Round 12 vs Alessio Yuri Boschetto (WLW) (@YureeVGC)
As soon as I left the streaming area, everyone was seated and ready for the next round, so I had no break at all. I recognised this as the team Eduardo Cunha used to dominate the Battle Spot ladder as soon as it was online. Whimsicott was awkward for me because I had no way to prevent Tailwind, and he could easily prevent my Trick Room with Taunt. I decided that it was best to accept that Tailwind would be going up, then try to compensate by taking a KO and stalling Tailwind out with Protect and Fake Out. The problem here is that I also had to watch out for a potential Encore from Whimsicott also. There was a turn in game 1 where he taunted my Gyarados, which lead me to believe he probably wasn’t running Encore. I figured if he had Encore, he could just let me Dragon Dance and then Encore afterwards, rather than potentially losing momentum by taunting as I attacked. Game 1 came down to my boosted Gyarados against Tapu Koko and Marowak on Alessio’s side with all Pokémon at full HP. Gyarados after Dragon Dancing once was still slower than Tapu Koko, so he had a guaranteed win with Brave Bird and Shadow Bone, but he Wild Charged into his own Lightning Rod Marowak and allowed me to steal the game. I was relieved, but felt a bit bad for him as I had made that mistake myself a few times. In game 2 I just remember playing “on autopilot” too much and being outplayed in some key moments. I was determined to play better in the third game and stop being overconfident, so I took a bit longer on all of my moves. I went for Dragon Dance early in the game, and he revealed Encore on Whimsicott! Things were looking bad. I decided to leave Gyarados in, because I figured he could either knock it out and give me a free switch, or risk me stalling out Encore and sweeping. The latter ended up happening and I brought in Raichu the turn Encore ended, to use Fake Out to ensure he couldn’t use Encore again to lock my Gyarados into Dragon Dance. From that point, I closed out the set.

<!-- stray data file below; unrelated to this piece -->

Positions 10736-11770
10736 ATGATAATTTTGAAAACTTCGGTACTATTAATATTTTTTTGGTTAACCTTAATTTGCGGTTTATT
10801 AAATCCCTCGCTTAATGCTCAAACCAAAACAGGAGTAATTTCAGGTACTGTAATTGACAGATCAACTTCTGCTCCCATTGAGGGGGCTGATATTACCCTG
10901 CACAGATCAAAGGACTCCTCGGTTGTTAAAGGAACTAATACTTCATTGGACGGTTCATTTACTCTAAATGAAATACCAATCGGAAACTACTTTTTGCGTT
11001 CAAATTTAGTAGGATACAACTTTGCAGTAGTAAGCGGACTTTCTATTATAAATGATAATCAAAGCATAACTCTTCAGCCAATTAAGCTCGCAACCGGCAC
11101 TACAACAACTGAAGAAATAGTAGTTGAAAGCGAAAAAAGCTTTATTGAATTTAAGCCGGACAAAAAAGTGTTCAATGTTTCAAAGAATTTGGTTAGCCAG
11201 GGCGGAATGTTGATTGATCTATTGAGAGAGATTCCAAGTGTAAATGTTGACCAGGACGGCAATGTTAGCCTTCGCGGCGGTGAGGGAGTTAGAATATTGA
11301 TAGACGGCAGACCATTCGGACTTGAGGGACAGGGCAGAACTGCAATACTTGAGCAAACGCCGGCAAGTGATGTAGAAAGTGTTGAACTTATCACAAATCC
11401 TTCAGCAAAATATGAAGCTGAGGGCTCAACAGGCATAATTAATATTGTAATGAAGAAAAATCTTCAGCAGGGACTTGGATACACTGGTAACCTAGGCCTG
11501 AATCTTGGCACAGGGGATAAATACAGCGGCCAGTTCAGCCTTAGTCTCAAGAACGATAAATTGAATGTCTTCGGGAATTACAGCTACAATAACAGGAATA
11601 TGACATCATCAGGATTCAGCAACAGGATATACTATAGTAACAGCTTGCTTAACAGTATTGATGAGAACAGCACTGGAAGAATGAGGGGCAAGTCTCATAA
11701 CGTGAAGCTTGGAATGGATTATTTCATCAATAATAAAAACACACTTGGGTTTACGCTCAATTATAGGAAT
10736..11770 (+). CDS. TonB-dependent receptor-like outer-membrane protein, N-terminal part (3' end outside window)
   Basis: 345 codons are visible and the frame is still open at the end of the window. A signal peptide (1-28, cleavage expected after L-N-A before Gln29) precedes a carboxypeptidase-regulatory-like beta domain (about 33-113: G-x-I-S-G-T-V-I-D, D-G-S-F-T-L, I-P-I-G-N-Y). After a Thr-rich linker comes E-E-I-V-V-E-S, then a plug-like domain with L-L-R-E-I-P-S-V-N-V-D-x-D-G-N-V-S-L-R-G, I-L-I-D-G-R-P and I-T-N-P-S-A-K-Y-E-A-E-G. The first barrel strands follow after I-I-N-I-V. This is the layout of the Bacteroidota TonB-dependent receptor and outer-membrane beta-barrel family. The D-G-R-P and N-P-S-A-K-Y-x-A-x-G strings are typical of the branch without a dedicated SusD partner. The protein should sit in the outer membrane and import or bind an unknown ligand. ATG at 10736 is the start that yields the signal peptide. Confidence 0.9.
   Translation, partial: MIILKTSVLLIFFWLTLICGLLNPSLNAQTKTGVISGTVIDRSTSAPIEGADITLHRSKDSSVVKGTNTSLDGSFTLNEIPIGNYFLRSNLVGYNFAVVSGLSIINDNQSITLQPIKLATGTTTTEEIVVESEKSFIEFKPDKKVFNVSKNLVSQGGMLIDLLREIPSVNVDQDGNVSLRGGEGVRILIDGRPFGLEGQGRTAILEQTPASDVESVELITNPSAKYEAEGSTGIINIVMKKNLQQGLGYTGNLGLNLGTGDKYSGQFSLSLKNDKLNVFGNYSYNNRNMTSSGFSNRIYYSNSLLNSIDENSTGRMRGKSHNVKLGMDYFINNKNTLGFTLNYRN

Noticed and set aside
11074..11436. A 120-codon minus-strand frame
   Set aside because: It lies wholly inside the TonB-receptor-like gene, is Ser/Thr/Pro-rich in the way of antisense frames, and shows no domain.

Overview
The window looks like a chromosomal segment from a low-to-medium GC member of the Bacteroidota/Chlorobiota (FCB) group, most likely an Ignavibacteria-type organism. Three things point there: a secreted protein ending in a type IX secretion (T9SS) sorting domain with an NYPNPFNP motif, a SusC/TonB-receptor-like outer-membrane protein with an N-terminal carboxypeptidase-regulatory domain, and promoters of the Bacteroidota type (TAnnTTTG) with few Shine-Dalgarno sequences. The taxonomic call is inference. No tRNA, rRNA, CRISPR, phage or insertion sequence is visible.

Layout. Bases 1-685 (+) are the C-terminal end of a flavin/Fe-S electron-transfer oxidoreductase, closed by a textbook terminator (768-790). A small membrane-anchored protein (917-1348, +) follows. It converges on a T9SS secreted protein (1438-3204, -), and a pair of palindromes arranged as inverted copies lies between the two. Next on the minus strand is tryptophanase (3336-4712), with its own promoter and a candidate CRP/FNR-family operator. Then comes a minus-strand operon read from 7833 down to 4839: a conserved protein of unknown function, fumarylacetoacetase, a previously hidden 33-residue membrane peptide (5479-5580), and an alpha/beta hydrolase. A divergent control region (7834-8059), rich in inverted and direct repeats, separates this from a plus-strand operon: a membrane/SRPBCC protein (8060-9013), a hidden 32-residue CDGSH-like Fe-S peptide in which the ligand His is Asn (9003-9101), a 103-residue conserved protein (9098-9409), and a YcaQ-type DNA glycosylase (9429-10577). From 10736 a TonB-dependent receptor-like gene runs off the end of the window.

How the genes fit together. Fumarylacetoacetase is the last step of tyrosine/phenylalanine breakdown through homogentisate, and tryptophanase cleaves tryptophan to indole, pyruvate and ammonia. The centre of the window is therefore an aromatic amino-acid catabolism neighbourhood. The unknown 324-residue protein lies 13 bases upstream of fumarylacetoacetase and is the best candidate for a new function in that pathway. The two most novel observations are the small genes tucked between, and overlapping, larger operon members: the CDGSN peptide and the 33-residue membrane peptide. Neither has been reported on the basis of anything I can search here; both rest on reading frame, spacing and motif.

Round 13 vs Conan Thompson (WLW) (@conanyk)